By Dr. Joti Samra, CEO & Founder of the Psychological Health & Safety (PH&S) Clinic and MyWorkplaceHealth
My boyfriend is in therapy, which I encouraged him to do. But sometimes I worry about the psychologist saying disparaging things about our relationship. Would a professional do this or am I being paranoid?
One of the most important roles for a competent psychologist is to be objective, neutral, and balanced in terms of their perspectives on their patient’s life situations.
That said, psychologists – like any other individual in any profession – range in terms of their skills, efficacy and approach. So the answer is that a competent and ethical psychologist should not be making inappropriate judgmental comments to your boyfriend. But, like any other profession, there is always the small chance that a professional may be acting in a non-professional manner.
One’s relationship is often a very appropriate area for discussion in a therapeutic relationship, so chances are good that your relationship has been discussed in some capacity.
The more important question is what other worries you may be having about your relationship. To me, it sounds like you are concerned that your boyfriend may be bringing up these issues in therapy and that the psychologist may be commenting on them.
My best advice would be to have a straightforward and open conversation with your boyfriend. Remain respectful of the fact that your boyfriend may – very appropriately and understandably – not want to talk about any details of his therapy with you. Instead, the goal of putting your concern on the table is to initiate a discussion about any areas of your relationship that you or your boyfriend think could be improved upon.
Ask him openly how he thinks things are going in your relationship, and if there are areas that he thinks need to be improved upon. Share your perspective and identify what you see as strengths and weaknesses.
Take a positive, problem-solving approach where you work toward thinking about ways that you could both improve any areas that are less than ideal from one or both of your perspectives. Try to not get defensive when you have this conversation.
Remember that all relationships have challenges, and that the stronger couples speak openly about areas of weakness and proactively work on them.
Excerpted from Dr. Joti Samra’s “Ask the Psychologist” weekly column in The Globe and Mail.
Online (Virtual) Counselling: As Effective as In-Office Sessions?
Planning for and traveling to appointments can be such a hassle. Most of us have busy lives and packed schedules, so the time it takes up to book and travel to appointments often discourages us from making them. We know that the appointments are important but we can’t justify the time. You’ve likely seen an explosion of advertisements over recent years for virtually-delivered health services: online, through video, phone, and apps. Did you know that doctors and nurses aren’t the only ones providing these services? Psychologists and clinical counsellors are now also providing virtual counselling services.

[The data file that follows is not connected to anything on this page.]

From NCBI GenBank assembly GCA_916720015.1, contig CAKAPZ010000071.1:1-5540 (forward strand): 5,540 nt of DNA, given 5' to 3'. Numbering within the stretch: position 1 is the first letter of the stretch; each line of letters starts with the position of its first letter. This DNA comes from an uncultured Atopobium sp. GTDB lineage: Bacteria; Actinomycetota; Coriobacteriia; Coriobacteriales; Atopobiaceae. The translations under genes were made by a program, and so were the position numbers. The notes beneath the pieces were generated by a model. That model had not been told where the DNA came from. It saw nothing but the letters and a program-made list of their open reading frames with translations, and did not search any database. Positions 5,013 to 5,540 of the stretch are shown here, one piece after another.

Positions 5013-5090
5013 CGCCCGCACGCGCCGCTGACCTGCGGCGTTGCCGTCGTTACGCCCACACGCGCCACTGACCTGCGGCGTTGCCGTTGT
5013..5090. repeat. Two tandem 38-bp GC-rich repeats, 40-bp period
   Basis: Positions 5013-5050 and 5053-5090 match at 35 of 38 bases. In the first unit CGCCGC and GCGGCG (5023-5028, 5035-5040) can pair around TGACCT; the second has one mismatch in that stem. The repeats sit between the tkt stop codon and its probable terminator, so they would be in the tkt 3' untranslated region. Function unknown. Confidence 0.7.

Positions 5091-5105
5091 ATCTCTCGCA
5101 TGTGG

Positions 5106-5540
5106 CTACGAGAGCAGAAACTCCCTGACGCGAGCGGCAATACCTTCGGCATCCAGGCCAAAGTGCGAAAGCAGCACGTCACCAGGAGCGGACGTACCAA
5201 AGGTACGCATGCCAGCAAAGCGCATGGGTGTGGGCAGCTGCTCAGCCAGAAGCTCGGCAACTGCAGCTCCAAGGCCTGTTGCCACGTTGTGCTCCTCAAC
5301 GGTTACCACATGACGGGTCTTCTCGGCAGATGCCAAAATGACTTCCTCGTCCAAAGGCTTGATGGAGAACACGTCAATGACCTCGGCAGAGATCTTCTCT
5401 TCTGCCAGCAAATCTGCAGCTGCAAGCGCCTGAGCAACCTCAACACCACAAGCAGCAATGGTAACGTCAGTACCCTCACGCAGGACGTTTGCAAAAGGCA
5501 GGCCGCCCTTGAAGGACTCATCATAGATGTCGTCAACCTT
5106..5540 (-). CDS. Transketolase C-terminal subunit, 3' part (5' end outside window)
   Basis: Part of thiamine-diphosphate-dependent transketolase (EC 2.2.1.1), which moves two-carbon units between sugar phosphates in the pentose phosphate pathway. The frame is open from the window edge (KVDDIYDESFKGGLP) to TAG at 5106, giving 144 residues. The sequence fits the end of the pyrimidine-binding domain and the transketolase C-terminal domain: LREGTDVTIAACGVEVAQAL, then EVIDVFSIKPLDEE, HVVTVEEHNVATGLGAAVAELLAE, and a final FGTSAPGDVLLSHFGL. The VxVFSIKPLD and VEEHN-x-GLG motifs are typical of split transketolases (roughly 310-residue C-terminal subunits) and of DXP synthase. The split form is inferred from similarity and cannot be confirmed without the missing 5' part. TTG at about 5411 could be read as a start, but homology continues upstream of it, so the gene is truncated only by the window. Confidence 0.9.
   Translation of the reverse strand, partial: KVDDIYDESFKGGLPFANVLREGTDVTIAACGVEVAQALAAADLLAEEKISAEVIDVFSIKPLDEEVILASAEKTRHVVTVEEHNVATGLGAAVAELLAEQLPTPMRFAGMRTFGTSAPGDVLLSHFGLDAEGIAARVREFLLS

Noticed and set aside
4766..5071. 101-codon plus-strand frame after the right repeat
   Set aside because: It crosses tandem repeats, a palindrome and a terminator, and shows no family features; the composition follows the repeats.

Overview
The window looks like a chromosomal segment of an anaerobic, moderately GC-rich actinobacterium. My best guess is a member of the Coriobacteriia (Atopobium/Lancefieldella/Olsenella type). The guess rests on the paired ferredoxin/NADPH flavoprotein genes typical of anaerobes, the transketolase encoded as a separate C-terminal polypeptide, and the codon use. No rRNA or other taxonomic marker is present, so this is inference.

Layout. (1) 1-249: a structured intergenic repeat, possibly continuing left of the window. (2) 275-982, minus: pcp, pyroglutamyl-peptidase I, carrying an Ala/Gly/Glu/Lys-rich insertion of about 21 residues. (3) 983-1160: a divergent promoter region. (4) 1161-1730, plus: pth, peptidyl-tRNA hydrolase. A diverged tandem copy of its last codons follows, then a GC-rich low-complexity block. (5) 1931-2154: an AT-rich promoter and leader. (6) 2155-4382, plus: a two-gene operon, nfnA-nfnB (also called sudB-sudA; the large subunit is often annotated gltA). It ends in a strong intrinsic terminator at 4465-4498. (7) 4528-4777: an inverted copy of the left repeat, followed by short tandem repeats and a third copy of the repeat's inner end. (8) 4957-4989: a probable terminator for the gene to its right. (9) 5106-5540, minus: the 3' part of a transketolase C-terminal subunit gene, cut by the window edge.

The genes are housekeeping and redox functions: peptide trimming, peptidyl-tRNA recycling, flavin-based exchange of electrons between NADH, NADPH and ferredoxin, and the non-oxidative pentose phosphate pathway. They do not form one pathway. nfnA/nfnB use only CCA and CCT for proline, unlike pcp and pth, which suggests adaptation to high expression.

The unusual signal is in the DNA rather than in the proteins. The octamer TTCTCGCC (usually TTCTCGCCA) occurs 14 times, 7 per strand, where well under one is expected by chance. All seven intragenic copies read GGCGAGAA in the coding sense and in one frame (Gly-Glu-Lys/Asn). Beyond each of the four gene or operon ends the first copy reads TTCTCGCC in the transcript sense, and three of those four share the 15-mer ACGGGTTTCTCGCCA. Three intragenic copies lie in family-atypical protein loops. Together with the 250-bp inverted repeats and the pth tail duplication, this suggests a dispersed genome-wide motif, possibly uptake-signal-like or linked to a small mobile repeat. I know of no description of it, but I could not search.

All you need is a computer (desktop or laptop), a private space, and a good internet connection and you can have your therapy sessions from the comfort of your own home! Sounds easy, doesn’t it?
Is it the same experience and as effective as in-office appointments?
It’s easy to think there may be a cost that comes with the convenience of telehealth, but that’s not the case.
The clinicians you have the opportunity to work with are the same professionals, with the same level of education, that you’d work with if you were participating in in-office sessions. In some cases, the clinicians who are offering telehealth services are also offering in-office sessions depending on individual needs.
Furthermore, the research efficacy demonstrates that for the vast majority of presenting issues (e.g., work and relationship stress, anxiety, and mood disorders) the effectiveness of therapy services provided virtually are equal to – and in some cases even better than – traditional in-office delivery.
What the Research Says
A large 2016 survey funded by the National Institute of Health (NIH) concluded that between 94 percent and 99 percent were “very satisfied” with virtually-delivered counselling services, and one-third of respondents actually preferred the telehealth experience to in-office.
Another study indicated that people who engaged in telehealth sessions were more likely to want to repeat their experience with a therapist than they were with an in-office care provider.
Furthermore, over 60% of millennials indicate they would like telehealth services to fully replace in-office visits, and indicate they would prefer the use of technology to supplement their experience.
These results are not surprising considering that millennials (who now make up the greatest portion of the workforce) are a generation that generally grew up with and are comfortable navigating computers and technology – and not only want but expect the convenience technology can afford.